25. 25
    Sean C Higgins says:

    Sen. Clinton has yet to explain where she got this 35 years of experience??? She was first lady for eight years. The experience she must be refering to is Planning State Dinner’s ect. That’s a sure formula for running america!!! She has been a Senator for less than six years. She vote for the Iraq War, She voted for the Banking Law changes but hope it didn’t get passed, she was a part of the mid 80’s S & L MESS!!! SHE will say almost anything to get to the White House. Do we really want more lying Clinton’s in the white house???

    On the other hand Sen. Obama shares a view that we need to bring america together and make real change!!! He has the vision to change how the World view us meaning AMERICA !!!! This race has little to due with experience but WHO WILL MAKE CHANGE FOR THE GREATER GOOD!!! The next president will surely be bogged down in clearing the MESS OF G.W. & will need fresh ideas, new concepts, and a different view on what will make us a great nation. He must change the way the world view us!!! Remember that after every two term president there goes a recession. History has shown this. Nixon, Reagan, Clinton left the next office holder in a recession. G.W. never really got us out it. Although he gave it a good try even after 9/11.

  26. 26
    scourtney says:

    Did you even read the article??? Why don’t you print the article with yours, so we can see how embarrassingly misleading you have been????

    Another typical Obama supporter, acting shocked and dismayed that us ‘regular, uneducated, lower class’ folks care about a man with such little experience that we have to discern what on earth kind of bravery and ‘new politics’ it is to vote PRESENT! Yes, the CHICAGO TRIBUNE criticized this record as well.

    You are misinformed or lying when you claim Obama has a superior health care plan. The American Medical Association has endorsed Hillary because of her superior plan, and economists across the country have compared the two and overwhelmingly concluded hers is dramatically lower in costs. Obama has been hit on not having a mandate, which will actually make it more expensive health care because people won’t buy into it until they need it, which drives up the cost for everyone. Obama’s response is that he will come up with a way to punish those who do that…typically he did not get specific.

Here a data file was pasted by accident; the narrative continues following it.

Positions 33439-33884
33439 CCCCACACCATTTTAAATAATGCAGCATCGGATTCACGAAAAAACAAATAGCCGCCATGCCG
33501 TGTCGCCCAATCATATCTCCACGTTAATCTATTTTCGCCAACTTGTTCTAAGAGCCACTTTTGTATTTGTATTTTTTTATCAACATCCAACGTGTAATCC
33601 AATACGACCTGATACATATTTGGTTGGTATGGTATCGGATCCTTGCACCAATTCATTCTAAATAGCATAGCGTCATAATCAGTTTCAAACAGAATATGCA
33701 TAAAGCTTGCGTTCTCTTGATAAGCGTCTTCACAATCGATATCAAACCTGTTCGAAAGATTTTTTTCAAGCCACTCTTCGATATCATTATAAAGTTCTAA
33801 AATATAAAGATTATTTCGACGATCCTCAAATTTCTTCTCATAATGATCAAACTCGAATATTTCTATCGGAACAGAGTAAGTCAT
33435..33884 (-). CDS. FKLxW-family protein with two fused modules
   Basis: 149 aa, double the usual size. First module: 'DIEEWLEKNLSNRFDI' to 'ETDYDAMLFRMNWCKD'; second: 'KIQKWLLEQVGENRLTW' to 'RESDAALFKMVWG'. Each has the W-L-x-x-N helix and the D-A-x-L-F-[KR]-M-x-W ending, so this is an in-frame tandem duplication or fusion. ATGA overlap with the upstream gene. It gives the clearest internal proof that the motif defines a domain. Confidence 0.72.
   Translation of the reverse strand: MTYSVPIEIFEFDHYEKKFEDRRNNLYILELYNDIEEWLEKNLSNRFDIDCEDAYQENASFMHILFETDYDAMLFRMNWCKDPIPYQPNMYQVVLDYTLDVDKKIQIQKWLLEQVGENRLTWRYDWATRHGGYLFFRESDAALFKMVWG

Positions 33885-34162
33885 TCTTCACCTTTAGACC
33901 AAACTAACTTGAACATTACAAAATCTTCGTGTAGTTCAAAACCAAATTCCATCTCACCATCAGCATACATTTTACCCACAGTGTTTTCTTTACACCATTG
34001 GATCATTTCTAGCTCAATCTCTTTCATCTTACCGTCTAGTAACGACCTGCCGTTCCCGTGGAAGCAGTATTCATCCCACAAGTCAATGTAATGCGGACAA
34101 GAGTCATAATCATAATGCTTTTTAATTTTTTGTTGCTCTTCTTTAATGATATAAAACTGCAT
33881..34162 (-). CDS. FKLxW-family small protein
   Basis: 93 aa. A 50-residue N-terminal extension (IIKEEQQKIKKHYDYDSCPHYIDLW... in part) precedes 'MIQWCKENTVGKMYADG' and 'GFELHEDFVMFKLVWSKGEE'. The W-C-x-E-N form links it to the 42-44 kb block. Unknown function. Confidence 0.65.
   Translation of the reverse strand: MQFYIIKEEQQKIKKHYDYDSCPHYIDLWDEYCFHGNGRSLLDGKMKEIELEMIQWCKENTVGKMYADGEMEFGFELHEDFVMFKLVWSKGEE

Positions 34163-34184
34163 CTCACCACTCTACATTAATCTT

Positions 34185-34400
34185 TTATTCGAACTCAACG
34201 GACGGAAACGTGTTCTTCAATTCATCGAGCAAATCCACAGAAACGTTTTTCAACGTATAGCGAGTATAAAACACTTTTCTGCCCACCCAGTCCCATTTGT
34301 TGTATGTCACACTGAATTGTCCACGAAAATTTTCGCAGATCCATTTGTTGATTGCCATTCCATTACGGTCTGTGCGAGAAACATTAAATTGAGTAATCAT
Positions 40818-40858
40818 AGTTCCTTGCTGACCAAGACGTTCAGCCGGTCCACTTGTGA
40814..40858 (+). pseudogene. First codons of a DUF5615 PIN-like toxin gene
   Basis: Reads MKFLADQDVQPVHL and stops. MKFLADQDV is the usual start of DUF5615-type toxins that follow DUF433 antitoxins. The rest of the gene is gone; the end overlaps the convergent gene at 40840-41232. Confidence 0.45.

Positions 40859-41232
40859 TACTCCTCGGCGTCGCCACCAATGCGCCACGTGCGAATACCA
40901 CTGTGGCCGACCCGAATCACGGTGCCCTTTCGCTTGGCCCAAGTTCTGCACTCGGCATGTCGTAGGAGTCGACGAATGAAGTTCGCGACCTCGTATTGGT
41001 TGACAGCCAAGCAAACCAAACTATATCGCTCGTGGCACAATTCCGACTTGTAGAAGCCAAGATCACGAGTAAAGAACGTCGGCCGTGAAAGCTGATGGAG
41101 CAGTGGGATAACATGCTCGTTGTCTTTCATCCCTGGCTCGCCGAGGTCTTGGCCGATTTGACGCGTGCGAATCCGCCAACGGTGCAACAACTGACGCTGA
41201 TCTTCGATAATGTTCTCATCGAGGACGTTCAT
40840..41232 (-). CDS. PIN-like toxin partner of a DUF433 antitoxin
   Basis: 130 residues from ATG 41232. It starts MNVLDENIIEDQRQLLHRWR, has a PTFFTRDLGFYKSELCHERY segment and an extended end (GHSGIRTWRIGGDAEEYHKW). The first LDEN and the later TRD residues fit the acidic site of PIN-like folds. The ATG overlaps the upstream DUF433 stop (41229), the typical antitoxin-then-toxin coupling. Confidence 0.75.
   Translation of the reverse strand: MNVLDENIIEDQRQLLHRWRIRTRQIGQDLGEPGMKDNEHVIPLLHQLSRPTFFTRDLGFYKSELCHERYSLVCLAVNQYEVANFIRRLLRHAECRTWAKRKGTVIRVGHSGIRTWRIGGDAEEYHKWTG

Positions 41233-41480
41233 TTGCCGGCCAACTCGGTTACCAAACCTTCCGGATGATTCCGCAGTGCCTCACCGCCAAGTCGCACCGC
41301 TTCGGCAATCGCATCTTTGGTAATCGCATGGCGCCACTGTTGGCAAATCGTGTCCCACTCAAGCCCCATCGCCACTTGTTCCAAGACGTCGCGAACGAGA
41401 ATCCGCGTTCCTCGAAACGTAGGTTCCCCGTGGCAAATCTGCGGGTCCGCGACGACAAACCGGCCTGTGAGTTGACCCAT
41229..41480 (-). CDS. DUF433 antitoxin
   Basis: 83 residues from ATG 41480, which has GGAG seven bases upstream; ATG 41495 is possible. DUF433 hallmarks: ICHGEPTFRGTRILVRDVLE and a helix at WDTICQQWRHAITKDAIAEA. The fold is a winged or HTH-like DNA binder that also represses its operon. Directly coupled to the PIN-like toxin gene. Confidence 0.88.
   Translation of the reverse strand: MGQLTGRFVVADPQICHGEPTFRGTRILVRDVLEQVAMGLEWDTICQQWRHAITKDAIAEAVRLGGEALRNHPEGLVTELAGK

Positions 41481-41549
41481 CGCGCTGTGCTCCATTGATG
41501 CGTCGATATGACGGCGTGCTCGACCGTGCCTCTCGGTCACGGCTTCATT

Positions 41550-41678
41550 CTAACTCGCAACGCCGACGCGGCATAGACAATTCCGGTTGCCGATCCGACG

YES, Obama supporters are hero worshipping followers that care less about the issues that affect us–health care, the economy, the staggering rise of foreclosure that folks like Oprah have the luxury not to worry about–and are employing vicious tactics to smear Hillary Clinton, then snarling “Well, they started it!” when anyone dares point out how ridiculous they are behaving.

    Why don’t you rich white people, and young college folks–all of you who undoubtedly have yet to worry about health coverage or mortgage payments–stick to voting for personalities on American Idol, and let these candidates go at it.

  27. 27
    scourtney says:

    And for Obama supporters who love to compare his lack of experience to Lincoln’s, the crucial difference here is that as a legislature, Lincoln consistently took unpopular, difficult positions and stoop up for what he believed. His debates on race, at a time when he was unknown, are still studied today. He certainly didn’t vote Present because he was plotting his run for the Presidency asap. Obama has coasted with no experience. For Lincoln, nothing came easy–because he took a stand, not in times of comfort but in times of adversity.

    Obama is going to introduce prayer in schools and religion in goverment…and what a surprise…we’ll have a republican easily follow him in 4 years.

  28. 28
    Ron Chusid says:


    “Did you even read the article???”

    Yes. Did you happen to notice that I directly quote from Krugman and respond to what he said? Did you also notice that this is responding not only to this article but is part of an entire series of articles responding to Krugman’s columns and blog posts attacking Obama. Did you even read the links to follow the whole discussion before making such an accusation?

    “Why don’t you print the article with yours, so we can see how embarrassingly misleading you have been????”